Hearing by Whales and Dolphins

Volume 12 of the series Springer Handbook of Auditory Research pp 364-408

Echolocation in Dolphins

  • Whitlow W. L. Au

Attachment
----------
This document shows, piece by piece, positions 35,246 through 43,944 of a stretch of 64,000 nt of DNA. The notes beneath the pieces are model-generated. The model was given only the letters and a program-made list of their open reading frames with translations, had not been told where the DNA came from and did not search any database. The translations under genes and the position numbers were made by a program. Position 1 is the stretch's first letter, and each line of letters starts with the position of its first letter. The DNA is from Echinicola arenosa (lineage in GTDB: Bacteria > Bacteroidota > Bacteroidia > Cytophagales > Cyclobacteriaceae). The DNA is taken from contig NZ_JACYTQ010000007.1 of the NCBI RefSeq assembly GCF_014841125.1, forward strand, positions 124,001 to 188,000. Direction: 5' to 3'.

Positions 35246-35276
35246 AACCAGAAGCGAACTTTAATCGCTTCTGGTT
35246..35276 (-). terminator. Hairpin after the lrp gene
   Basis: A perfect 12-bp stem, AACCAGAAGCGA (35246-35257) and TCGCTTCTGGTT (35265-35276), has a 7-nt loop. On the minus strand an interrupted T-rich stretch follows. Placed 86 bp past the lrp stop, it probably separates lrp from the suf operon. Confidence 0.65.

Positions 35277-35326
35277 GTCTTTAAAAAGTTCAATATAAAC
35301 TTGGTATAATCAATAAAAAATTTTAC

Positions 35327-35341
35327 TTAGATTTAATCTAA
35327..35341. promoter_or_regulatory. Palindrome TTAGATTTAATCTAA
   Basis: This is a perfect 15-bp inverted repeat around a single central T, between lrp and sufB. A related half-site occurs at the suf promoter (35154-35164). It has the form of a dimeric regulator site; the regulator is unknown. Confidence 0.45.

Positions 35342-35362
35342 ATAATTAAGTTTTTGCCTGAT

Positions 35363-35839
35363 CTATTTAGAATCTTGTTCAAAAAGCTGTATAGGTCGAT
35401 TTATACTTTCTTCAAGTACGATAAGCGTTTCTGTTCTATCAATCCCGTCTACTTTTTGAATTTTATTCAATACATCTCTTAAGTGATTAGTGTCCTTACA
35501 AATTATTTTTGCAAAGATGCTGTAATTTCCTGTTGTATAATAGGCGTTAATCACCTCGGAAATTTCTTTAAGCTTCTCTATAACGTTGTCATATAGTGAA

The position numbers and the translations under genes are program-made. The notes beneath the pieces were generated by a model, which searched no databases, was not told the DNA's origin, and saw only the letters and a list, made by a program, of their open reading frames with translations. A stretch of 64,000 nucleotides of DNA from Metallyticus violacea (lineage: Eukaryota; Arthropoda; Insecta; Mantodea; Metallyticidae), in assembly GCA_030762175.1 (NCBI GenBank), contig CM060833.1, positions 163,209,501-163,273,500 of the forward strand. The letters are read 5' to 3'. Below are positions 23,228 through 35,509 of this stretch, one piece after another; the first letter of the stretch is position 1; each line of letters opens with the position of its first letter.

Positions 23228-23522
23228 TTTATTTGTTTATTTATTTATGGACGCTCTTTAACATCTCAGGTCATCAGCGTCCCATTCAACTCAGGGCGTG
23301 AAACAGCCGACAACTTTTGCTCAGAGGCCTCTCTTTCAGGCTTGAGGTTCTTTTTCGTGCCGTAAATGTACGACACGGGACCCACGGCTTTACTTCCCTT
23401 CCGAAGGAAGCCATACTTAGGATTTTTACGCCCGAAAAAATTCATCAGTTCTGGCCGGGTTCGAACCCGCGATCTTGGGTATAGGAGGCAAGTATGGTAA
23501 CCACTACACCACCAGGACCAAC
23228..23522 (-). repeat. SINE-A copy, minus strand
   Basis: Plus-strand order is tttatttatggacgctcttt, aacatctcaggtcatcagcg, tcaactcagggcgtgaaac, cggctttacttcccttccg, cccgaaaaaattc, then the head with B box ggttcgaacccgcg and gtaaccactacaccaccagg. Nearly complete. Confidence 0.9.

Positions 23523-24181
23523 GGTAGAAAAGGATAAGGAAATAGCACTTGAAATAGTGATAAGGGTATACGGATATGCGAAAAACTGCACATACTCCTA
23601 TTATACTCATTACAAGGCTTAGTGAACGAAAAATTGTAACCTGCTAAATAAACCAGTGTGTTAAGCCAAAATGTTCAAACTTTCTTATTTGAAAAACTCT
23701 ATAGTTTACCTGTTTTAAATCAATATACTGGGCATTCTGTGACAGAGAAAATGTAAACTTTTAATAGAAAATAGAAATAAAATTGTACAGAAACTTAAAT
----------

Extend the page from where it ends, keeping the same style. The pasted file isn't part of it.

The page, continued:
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Echolocation is the process by which an organism projects acoustic signals in order to obtain a sense of its surroundings from the echoes it receives. In a general sense, any animal with a capability to hear can echolocate by emitting sounds and listening to the echoes. A person in an empty room can gain an idea of the size and shape of the room by emitting sounds and listening to the echoes from the different walls. However, in this chapter echolocation is used in a more specific sense in which an animal has a very specialized capability to determine the presence of objects considerably smaller than itself, discriminate between various objects, recognize specific objects, and localize objects in three-dimensional space (determining range and azimuth). Dolphins and bats have this specialized capability of echolocation.